Imagine a career where a high success rate means you fail more than 50% of the time and you can never prove you are correct. That is being a scientist.
I live in a world where the majority of my friends are also scientists and I often forget that most people have relatively limited formal exposure to science. Sure, you take biology and chemistry in high school and if you’re not a science major in college, you take a few science classes. What gets lost in this level of education is how messy the scientific process is and how often you fail to accomplish your objective. What also gets lost is how the excitement of unexpected results is really what drives most of us. We teach science as a linear process in introductory science classes – researcher develops hypothesis, designs experiment to test hypothesis, experiment supports hypothesis, new knowledge acquired and added to text book. But, that isn’t how it really works.
A more accurate representation of this bland description is that – researcher develops hypothesis, designs experiment to test hypothesis, experiment fails for any number of reasons, researcher develops new experiment to test hypothesis, experiment inconclusive, new knowledge acquired, researcher reevaluates hypothesis and starts over. Of course, that doesn’t do the process justice. In my experience as a forest ecologist it usually goes something like this:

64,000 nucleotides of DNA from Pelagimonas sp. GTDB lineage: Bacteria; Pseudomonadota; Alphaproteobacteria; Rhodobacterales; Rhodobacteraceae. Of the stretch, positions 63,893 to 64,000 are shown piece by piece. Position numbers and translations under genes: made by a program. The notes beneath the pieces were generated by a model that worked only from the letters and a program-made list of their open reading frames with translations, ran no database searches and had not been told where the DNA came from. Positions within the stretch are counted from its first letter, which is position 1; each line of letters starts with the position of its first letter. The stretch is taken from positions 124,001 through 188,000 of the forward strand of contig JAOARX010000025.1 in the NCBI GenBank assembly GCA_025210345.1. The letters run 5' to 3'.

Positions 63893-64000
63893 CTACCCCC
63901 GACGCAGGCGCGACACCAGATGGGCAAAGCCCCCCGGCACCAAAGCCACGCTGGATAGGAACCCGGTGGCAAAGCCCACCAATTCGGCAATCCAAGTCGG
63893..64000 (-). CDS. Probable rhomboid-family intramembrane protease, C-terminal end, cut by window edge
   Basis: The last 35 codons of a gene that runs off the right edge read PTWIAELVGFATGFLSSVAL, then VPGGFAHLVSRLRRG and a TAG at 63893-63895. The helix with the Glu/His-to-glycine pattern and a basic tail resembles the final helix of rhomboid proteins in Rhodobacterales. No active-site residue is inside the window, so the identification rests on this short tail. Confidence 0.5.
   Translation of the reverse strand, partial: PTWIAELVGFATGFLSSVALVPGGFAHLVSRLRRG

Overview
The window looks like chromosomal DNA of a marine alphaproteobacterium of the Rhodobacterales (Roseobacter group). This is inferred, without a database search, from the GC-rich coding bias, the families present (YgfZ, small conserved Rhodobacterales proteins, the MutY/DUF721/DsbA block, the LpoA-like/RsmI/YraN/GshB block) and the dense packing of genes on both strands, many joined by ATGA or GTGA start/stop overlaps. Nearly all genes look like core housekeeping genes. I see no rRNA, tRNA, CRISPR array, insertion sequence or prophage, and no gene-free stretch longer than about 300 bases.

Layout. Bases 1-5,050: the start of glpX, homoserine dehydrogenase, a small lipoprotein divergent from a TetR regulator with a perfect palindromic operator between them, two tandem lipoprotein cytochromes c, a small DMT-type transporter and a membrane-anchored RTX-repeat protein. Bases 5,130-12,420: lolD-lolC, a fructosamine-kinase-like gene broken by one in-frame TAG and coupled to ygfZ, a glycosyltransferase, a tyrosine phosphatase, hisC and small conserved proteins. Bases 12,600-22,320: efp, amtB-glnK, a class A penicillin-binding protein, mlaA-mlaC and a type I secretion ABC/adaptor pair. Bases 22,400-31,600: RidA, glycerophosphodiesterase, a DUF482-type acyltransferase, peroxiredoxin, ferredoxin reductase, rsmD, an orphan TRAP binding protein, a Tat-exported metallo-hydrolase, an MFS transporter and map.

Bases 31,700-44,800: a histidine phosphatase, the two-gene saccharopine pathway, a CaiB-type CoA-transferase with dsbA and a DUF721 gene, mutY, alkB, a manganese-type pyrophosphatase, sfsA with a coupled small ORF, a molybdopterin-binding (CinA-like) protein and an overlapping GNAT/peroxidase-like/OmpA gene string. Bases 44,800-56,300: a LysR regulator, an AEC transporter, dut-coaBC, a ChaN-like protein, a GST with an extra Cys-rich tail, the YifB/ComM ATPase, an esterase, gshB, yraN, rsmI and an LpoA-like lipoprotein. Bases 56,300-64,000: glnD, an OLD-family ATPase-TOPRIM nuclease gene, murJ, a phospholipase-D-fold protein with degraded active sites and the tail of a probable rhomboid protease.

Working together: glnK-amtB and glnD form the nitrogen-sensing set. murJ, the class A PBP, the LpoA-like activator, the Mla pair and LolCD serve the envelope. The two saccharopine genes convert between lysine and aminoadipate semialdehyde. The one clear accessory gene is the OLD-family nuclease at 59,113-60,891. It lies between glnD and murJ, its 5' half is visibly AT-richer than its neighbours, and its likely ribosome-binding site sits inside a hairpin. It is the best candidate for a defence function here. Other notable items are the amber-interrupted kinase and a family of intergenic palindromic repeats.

If you’re not a scientist (which I hope) and reading this (the whole reason I write this blog), you’re probably thinking – This poor science geek can only make friends with other scientists. and It must be pretty demoralizing to fail most of the time. I certainly can’t speak for everyone in science, but I’m pretty obsessive when it comes to thinking about forests and most of my friends are pretty obsessive about thinking about their study systems too. It’s not a curse; nature is a fascinatingly complex puzzle. I absolutely love forests and I strive to do meaningful work that helps us understand and better manage our forests. As for the failure part, sure sometimes it’s disheartening. But the unexpected is what motivates me. When I get unexpected results and it challenges me to think about the forest in a new way, that is what wakes me up in the middle of the night. That is what allows me to let the grant proposal and paper rejections roll off my back. When I teach introductory ecology, I try and communicate to students that this process is not linear like their textbook would have them believe. The information that makes it into a book has lots of failure and reevaluation behind it. The individuals that discovered those things in their textbook were driven by curiosity and the desire to more completely understand whatever system they were working in. While this career certainly doesn’t appeal to most, I just hope that people who aren’t scientists can appreciate the process the way I appreciate the process an artist or business person or engineer goes through.